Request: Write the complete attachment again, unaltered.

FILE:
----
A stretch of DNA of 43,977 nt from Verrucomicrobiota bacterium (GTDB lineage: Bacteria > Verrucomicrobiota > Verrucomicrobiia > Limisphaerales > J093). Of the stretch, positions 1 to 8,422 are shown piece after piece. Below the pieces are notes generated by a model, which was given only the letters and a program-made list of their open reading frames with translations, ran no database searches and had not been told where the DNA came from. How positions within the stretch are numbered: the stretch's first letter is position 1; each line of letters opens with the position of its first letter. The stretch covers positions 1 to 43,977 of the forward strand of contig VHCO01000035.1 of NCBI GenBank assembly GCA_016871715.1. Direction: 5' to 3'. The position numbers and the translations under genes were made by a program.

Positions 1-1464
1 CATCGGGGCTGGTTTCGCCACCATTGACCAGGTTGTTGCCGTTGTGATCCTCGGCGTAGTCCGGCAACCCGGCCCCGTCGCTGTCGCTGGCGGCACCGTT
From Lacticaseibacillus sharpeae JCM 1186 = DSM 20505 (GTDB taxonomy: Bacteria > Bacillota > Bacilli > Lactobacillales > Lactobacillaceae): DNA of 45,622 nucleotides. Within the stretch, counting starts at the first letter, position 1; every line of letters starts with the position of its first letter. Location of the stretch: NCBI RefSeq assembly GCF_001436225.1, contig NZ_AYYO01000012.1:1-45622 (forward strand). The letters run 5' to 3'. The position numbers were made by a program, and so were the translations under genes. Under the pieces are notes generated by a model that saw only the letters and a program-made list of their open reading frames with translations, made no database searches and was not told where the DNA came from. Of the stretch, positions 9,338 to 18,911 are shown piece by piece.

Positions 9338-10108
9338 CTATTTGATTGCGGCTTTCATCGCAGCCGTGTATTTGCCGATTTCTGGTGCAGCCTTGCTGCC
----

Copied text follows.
A stretch of DNA of 43,977 nt from Verrucomicrobiota bacterium (GTDB lineage: Bacteria > Verrucomicrobiota > Verrucomicrobiia > Limisphaerales > J093). Of the stretch, positions 1 to 8,422 are shown piece after piece. Below the pieces are notes generated by a model, which was given only the letters and a program-made list of their open reading frames with translations, ran no database searches and had not been told where the DNA came from. How positions within the stretch are numbered: the stretch's first letter is position 1; each line of letters opens with the position of its first letter. The stretch covers positions 1 to 43,977 of the forward strand of contig VHCO01000035.1 of NCBI GenBank assembly GCA_016871715.1. Direction: 5' to 3'. The position numbers and the translations under genes were made by a program.

Positions 1-1464
1 CATCGGGGCTGGTTTCGCCACCATTGACCAGGTTGTTGCCGTTGTGATCCTCGGCGTAGTCCGGCAACCCGGCCCCGTCGCTGTCGCTGGCGGCACCGTT
From Lacticaseibacillus sharpeae JCM 1186 = DSM 20505 (GTDB taxonomy: Bacteria > Bacillota > Bacilli > Lactobacillales > Lactobacillaceae): DNA of 45,622 nucleotides. Within the stretch, counting starts at the first letter, position 1; every line of letters starts with the position of its first letter. Location of the stretch: NCBI RefSeq assembly GCF_001436225.1, contig NZ_AYYO01000012.1:1-45622 (forward strand). The letters run 5' to 3'. The position numbers were made by a program, and so were the translations under genes. Under the pieces are notes generated by a model that saw only the letters and a program-made list of their open reading frames with translations, made no database searches and was not told where the DNA came from. Of the stretch, positions 9,338 to 18,911 are shown piece by piece.

Positions 9338-10108
9338 CTATTTGATTGCGGCTTTCATCGCAGCCGTGTATTTGCCGATTTCTGGTGCAGCCTTGCTGCC